in pilot projects across verticals, and 2006 will see some of these pilots
moving into the mainstream
Chakrapani explains, Initially, a handheld was essentially
a data device for thin clients. But today, the trend is moving to a more converged
device. Voice cannot be ignored because it is the predominant use (about 70
percent) that handhelds are put to. But then, data in the form of instant messaging,
SMS and browsing is equally important. So convergence is the key. As of now,
the most common applications in use and demand are sales and field force automation,
e-mail, instant messaging and calendar sync.
Most organisations find SMS to be the best option as service providers have
covered almost all parts of India with GSM and CDMA and it is faster. However
the framework of mobility depends on the type of applications and data to be
transferred back and forth. The platforms used are SMS, WAP, EDGE with GPRS
Among Indian enterprises, SMS rules as almost even the simplest handset supports
this technology. Everybody who owns a handset knows how to message, which rules
out extensive training. Moreover, only the field force needs to send daily reports
which can be done using handhelds to send SMS.
SMS has its limitations. Pande agrees but adds, The person using SMS is
not expected to send big replies. Everybody accepts that to ensure feature-rich
information and inclusion of more data in a report, technologies like GPRS,
CDMA and 3G are needed.
Vaishnavi feels that EDGE and WAP would allow faster connectivity and enrichment
of applications. He believes that SMS is most effective for alerts, events and
Standardising on devices
SMS is considered the best option
as service providers have covered almost all parts of India with GSM and
CDMA and it is faster. However the choice depends on application types
and data to be transferred back and forth. Typical platforms used are
SMS, WAP, EDGE with GPRS and CDMA
The handsets in vogue are basic mobile phones followed by PDAs and then smartphones,
because of the cost involved. A good PDA costs Rs 15,000 whereas a smartphone
comes at Rs 23,000 upwards.
Chopra remarks, One of the key decisions that enterprises have to make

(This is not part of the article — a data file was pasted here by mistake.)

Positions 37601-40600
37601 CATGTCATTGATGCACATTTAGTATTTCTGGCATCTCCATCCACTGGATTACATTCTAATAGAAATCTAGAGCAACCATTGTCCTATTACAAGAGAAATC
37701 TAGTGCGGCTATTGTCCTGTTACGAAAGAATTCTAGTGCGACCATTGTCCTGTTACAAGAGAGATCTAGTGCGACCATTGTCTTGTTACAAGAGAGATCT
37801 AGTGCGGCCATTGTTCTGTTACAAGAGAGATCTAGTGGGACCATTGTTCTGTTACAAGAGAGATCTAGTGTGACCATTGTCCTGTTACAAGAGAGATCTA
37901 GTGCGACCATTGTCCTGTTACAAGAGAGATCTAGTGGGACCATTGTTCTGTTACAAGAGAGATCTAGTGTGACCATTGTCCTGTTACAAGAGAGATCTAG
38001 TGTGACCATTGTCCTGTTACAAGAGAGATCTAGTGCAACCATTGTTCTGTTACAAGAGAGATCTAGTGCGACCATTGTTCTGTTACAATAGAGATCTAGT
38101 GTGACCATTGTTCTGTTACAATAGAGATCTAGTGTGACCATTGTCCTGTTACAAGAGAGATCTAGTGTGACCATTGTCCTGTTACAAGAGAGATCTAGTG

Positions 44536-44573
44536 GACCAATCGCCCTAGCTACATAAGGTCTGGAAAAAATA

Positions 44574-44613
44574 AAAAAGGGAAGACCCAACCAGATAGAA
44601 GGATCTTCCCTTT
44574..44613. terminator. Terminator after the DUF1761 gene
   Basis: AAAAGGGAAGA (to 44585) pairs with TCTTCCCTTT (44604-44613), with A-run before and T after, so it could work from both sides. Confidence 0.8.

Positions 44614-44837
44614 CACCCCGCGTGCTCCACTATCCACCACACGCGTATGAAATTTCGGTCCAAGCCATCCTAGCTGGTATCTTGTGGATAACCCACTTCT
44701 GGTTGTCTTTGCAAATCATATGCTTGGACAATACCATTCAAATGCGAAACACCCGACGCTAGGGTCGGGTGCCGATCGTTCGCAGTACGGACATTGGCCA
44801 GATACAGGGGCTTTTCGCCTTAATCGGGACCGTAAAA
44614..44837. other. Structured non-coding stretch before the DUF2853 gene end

is to standardise devices based upon the requirements of the individual using
the application. If the primary requirement is that of information dissemination/information
gathering then SMS-based applications will do for which any low-end mobile phone
For data synchronisation, a larger screen and easier input necessitates the
use of specialised devices with GPRS/EDGE support. For accessing corporate e-mail,
devices that support attachments such as the Nokia Communicator series, Pocket
PC devices, and Sony Ericsson P900 series are preferred.
There are other options too. For instance, Reliance Infocomm provides a complete
package to its customers. Its R World facility gives vendors a platform to conduct
marketing initiatives, take out advertisements and so on. The companys
team of developers helps in customising applications and also provides handsets
(phones and PDAs) to the organisations. The PDAs that we provide cost
anything from Rs 3,000 to Rs 4,000 whereas in the market the price for PDAs
starts from Rs 6,000 to Rs 7,000, says Pande.
- Availability of variety of devices at attractive
- Readiness of enterprise back-end systems to
talk to mobile applications
- Security concerns taken care of with facilities
such as remote management of device, anti-virus software and so on
- Need to reduce turnaround time
Need and trends
Organisations going in for mobile applications should conduct a reality check
on the systems that they have. They need to ensure that the applications can
talk to their back-end applications. There should be a clear roadmap on the
standardisation of hardware.
Wireless e-mail and access to the Internet and intranets are the first horizontal
applications which have been adopted across an enterprise. Chopra is of the
view that enterprises are now in the process of adding applications and moving
towards an advanced mobile strategy of fully integrating the mobile workforce
with various back-end systems.